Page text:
The Great Social Media Bait and Switch
The social media free ride is over.
Brands are either hip-deep in social media or in the process of getting there. At the center of it all, of course, has been the astonishing rise of the big social platforms. With millions of users at the ready, brands have jumped into this candy store with both feet.
But now their addiction to the free sugar threatens to backfire: It appears that it’s time to pay the piper.
What’s happening is that Facebook is ratcheting down the number of people who can see a post within a brand’s Facebook community. At the moment, only 2.1 percent to 6.2 percent of a brand’s community will see a brand’s post (see chart, below); according to research conducted in February, the amount may go to zero before too long.
That means those huge communities of “likes,” which brands have spent millions to build, will be worthless unless they buy Facebook ads to reach their fans.
Of course, the big social networks need to make money. I suppose they could ask consumers to pay for the privilege of using their platforms, but that wouldn’t go very far.
As Jason Loehr, director of global media and digital marketing at Brown-Forman, which has millions of likes on its Facebook pages, described to Digiday: “This is business, after all. It was more of a wake-up call for the marketer that platforms are a ‘leased’ channel. And there are downsides to renting, not owning.”
Loehr went on to say,“It’s not just them, it’s going to be Instagram, it’s going to be Pinterest, it’s going to be Twitter, it’s going to be all of those guys. At the end of the day, they have shareholders to answer to.”
To add insult to injury, research from Forrester shows that social engagement is much more effective than ads. So what’s a brand to do?
The New Social Marketing
Just because brands might not be able to leverage all of those likes on Facebook for nothing anymore doesn’t mean the social marketing party is over. It also doesn’t mean that brands will be forced to pay for notoriously ineffective Facebook ads. Instead, it signals that brands need to refocus on their own digital ecosystems–all of the pieces of their digital marketing infrastructure that they can control without paying someone else.
The good news is that within its own ecosystem, brands can still take advantage of the power of social posting to attract new prospects and cultivate rich relationships–all without paying a dime for access.
It also means that “owned” media properties are more important than ever for brands. That includes brand Web sites, mobile sites, apps, content, blogs, CRM, and email. If they haven’t done so yet, the time has come for brands to create their own communities built around the content and functionality they offer on their own properties.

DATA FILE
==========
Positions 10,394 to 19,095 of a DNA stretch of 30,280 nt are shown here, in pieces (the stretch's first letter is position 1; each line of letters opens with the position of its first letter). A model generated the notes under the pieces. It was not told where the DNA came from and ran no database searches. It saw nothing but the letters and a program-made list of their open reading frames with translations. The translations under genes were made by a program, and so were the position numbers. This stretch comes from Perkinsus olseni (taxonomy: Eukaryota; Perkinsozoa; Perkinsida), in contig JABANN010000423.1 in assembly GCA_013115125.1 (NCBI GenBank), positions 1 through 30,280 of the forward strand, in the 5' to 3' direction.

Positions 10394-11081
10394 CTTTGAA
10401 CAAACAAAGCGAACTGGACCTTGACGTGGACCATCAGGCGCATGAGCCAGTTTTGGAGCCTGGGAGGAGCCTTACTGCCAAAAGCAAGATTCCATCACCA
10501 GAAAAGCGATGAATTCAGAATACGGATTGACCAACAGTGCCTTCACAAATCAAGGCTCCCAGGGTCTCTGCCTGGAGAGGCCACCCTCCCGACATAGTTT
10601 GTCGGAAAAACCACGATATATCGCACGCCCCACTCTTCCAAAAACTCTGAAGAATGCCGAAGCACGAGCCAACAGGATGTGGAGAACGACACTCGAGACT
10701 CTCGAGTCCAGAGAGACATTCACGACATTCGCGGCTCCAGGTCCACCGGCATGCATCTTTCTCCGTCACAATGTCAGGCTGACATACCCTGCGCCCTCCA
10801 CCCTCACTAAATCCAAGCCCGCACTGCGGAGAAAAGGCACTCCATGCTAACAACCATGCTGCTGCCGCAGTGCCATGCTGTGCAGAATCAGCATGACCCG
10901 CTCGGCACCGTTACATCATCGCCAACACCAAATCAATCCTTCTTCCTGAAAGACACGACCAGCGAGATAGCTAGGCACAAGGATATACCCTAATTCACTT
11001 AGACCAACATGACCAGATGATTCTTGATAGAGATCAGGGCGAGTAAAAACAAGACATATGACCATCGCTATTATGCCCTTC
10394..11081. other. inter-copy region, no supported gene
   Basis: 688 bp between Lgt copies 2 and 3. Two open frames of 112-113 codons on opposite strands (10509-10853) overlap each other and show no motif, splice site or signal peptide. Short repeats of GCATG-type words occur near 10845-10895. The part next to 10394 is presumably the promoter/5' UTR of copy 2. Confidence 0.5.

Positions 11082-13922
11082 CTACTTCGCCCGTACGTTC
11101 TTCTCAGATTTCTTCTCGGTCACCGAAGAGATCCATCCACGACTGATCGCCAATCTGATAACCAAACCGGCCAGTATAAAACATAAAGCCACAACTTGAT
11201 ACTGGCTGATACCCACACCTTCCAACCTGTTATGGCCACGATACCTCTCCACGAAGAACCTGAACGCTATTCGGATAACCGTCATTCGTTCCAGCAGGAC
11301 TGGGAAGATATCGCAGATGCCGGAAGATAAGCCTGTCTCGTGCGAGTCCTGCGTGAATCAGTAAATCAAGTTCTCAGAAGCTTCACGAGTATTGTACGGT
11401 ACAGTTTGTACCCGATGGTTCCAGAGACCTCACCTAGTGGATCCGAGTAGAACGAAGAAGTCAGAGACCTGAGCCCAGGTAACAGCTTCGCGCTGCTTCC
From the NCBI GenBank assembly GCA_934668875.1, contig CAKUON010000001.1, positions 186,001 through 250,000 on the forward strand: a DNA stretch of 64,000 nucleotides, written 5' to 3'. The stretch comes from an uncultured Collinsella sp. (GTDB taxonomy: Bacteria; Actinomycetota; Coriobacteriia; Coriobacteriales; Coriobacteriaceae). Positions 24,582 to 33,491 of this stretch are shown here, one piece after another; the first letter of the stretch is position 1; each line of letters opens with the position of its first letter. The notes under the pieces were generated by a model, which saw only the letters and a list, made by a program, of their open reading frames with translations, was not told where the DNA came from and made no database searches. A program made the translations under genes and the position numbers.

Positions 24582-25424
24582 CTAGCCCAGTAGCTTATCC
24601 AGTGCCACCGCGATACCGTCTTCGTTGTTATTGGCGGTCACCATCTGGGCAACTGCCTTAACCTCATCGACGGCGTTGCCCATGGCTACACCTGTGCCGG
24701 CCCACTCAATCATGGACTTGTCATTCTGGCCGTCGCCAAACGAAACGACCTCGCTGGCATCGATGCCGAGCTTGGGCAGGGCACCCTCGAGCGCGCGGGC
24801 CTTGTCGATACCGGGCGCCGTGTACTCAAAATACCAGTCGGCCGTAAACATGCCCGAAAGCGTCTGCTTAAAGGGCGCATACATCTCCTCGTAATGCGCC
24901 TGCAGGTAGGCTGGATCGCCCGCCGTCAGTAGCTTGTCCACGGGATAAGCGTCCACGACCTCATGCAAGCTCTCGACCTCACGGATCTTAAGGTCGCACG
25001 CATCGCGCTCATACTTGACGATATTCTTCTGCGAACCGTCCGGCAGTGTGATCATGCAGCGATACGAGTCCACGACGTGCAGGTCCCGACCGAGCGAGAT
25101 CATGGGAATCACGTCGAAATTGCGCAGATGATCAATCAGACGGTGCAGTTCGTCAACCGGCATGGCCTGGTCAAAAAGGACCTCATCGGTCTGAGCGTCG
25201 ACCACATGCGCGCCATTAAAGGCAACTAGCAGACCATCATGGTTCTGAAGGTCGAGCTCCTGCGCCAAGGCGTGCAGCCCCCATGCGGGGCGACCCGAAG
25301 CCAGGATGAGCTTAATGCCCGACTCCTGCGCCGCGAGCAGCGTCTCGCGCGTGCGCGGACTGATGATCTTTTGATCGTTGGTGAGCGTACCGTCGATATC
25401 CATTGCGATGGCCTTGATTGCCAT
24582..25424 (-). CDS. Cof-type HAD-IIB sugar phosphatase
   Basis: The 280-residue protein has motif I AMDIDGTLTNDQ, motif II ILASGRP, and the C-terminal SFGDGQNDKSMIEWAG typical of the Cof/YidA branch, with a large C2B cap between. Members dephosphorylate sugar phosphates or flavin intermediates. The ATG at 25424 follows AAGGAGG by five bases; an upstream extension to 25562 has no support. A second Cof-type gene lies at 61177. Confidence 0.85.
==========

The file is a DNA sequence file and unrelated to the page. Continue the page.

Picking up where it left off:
With the social networks devolving into just advertising networks, brands have to first maximize the most effective and efficient media opportunities open to them–their own communities.
The brand Web site lies at the heart of the owned brand ecosystem. It has three missions: It should be where prospects get the most persuasive, comprehensive, personalized pitch; where customers can easily accomplish account tasks, and get social community and knowledge; and it should filter other constituencies, such as investors, employee candidates, and press, and get them to the right place.
The brand Web site is also where a brand should build its CRM database, enable brand ambassadors in social media, and attract natural search with content. It should be the hub of everything a brand does not only because it can be controlled, but because it’s where consumers go anyway. According to the 2013 Nielson “Trust in Advertising” study, brand Web sites have become the most trusted form of advertising.
The idea is to build a system. You start with your Web site, which you populate with content designed to attract search. Search and advertising delivers prospects, who you convert into your sales pipeline or your CRM program. Your CRM program uses email and content to cultivate them over time, and you enable social sharing of that content. The result is a self-sustaining marketing system that you own.
Content Deja Vu
The hardest part about building this system is creating the right content. That includes not just articles, pictures, and videos, but also tools, apps, and functionality. Most marketers have already figured out that content is critical–so much so that the amount of all kinds of content being created is enormous.
The challenge is, therefore, to stand out and create content so compelling, relevant, informative, and entertaining that people will want to share it. To begin, every brand needs to develop a first-class content strategy. This guides what to say to each persona at every touch point, and how to say it. Guessing is not an option.
So perhaps the free ride on social media is almost over. Now we all have to work a little harder for our supper. The good news is brands are all a lot smarter and have the tools and experience to build brand ecosystems that can do the job better than ever before.